On August 2, 1909 people began lining up to get their hands on the freshly minted Lincoln Cent that was to replace the Indian Head Cent.  There was such demand for this coin because it was the first American coin to feature a real historical person on its obverse, and Abraham Lincoln at that (see our previous blog “The Lincoln Wheat Cent”).  Three days after the coin’s release, it was pulled back off the presses amid controversy about the size of the artist’s initials on the reverse. Although no one really knows for sure what happened, there has been much speculation about this event.

From the day Victor David Brenner was tasked by President Roosevelt to redesign the penny, Chief Engraver Charles Barber had an issue.  Barber did not like the idea of working with an outsider who had nothing more than sculpting experience. Some say Barber was jealous because Brenner’s design was selected over his own.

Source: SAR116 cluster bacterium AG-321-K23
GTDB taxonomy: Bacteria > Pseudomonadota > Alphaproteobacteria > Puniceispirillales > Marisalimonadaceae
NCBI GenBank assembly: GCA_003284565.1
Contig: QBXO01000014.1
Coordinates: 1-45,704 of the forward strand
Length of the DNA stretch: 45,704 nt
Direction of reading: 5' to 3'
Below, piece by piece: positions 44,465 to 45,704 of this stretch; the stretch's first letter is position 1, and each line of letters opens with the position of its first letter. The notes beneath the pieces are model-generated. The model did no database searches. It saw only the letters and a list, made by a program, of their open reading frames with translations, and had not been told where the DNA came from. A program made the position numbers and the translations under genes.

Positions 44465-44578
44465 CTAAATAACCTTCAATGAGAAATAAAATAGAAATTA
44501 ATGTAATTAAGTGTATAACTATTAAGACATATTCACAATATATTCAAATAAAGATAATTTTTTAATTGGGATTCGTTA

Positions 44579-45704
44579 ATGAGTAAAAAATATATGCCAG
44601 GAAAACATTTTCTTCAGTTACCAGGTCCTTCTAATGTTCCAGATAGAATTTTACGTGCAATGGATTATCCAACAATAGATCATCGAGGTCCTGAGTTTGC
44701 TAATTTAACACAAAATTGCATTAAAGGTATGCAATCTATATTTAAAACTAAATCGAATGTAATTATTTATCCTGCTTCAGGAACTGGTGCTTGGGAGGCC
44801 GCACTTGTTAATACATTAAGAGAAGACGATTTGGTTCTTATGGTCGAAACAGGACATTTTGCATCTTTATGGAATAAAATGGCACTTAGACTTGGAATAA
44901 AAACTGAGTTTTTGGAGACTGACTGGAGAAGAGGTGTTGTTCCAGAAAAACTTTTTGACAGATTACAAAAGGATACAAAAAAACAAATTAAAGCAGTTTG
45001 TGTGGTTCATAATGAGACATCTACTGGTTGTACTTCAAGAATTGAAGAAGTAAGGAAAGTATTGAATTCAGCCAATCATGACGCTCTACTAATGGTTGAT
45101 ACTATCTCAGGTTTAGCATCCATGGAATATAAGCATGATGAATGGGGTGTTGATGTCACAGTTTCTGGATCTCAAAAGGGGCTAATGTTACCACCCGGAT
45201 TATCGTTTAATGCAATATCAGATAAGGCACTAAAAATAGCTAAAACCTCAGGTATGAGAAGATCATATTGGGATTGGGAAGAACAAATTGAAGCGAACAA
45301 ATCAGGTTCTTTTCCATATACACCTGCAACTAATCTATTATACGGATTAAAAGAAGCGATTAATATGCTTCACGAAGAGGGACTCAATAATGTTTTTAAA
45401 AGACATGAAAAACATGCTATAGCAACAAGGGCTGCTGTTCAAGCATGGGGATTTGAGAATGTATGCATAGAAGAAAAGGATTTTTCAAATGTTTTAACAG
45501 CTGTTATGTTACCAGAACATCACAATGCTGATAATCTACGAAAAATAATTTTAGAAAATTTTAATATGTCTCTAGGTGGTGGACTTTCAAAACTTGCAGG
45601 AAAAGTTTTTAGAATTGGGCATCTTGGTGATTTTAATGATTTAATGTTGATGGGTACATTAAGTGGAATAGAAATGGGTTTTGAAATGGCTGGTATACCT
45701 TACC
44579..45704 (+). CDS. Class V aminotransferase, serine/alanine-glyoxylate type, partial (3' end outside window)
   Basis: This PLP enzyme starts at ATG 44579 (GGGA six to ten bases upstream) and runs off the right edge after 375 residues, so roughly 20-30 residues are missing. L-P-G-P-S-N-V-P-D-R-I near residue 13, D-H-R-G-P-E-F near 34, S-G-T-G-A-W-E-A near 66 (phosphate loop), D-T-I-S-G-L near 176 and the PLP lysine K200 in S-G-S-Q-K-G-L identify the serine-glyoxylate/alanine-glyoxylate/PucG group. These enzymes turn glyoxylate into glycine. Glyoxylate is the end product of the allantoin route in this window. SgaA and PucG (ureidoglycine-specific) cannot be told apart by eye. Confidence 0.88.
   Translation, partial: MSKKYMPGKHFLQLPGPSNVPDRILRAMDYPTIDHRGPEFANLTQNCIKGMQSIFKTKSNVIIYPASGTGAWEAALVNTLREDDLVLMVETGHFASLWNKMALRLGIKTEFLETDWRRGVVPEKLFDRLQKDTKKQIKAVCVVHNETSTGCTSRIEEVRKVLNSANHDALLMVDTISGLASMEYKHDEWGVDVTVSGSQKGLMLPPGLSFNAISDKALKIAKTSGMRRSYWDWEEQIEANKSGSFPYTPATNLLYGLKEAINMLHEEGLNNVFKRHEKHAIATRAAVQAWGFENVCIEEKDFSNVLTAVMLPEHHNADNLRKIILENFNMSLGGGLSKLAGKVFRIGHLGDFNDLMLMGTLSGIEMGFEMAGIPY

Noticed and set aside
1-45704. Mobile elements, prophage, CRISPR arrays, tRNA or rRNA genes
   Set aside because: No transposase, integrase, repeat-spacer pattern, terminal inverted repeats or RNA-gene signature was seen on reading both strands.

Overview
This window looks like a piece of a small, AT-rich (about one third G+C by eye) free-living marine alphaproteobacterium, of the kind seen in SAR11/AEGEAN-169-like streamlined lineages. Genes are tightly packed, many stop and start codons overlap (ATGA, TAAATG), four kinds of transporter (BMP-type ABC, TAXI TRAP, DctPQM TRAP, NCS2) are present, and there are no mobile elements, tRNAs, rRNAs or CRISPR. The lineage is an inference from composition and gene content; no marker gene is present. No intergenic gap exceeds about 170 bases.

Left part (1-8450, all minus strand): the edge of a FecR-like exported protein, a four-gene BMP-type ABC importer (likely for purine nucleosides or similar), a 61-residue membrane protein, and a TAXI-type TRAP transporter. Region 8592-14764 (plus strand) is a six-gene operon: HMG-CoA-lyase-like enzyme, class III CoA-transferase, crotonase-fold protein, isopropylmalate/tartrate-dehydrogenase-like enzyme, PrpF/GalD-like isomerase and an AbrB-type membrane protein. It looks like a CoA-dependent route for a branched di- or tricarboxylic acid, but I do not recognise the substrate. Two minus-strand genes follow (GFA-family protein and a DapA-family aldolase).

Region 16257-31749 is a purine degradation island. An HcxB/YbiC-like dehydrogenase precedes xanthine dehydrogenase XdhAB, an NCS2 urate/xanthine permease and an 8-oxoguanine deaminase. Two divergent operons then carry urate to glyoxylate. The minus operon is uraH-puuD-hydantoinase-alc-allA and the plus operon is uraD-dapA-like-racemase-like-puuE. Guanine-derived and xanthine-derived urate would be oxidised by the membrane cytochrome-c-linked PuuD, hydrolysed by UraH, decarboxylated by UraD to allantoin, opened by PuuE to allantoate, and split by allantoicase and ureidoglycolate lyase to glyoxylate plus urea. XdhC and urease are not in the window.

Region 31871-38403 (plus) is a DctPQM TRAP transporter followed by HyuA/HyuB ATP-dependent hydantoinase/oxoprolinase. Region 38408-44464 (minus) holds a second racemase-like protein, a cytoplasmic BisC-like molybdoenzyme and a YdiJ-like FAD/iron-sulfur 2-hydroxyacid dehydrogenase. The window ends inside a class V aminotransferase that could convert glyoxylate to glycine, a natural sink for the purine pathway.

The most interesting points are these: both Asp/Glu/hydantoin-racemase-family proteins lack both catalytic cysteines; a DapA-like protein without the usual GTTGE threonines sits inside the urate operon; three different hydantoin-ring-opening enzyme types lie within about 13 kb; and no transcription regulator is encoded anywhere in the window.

In June of 1909, the final design was approved by both Barber and Treasury Secretary Franklin MacVeagh, including approval of the initials V.D.B along the bottom of the reverse.  In fact, Barber encouraged Brenner to include his initials and refused to let him use a more discrete “B” placed somewhere else.


The day of the coin’s release, rumors started circulating about the placement of the initials.  Some believe a jealous Barber went behind Brenner’s back and began accusing him of being too vain.  Because Brenner was paid for his work, he should not have felt the need to put his initials in such a prominent place on the coin, if at all.  Others have said it was the public that raised a fuss because the initials were simply too big.  Another group of people felt the whole discussion was ridiculous. Adding the artists initials to a coin was a long standing tradition, dating back to ancient Greece.  In fact, the latest gold piece designed by Augustus St. Gaudens and released in 1907 had his initials in the field, on the reverse.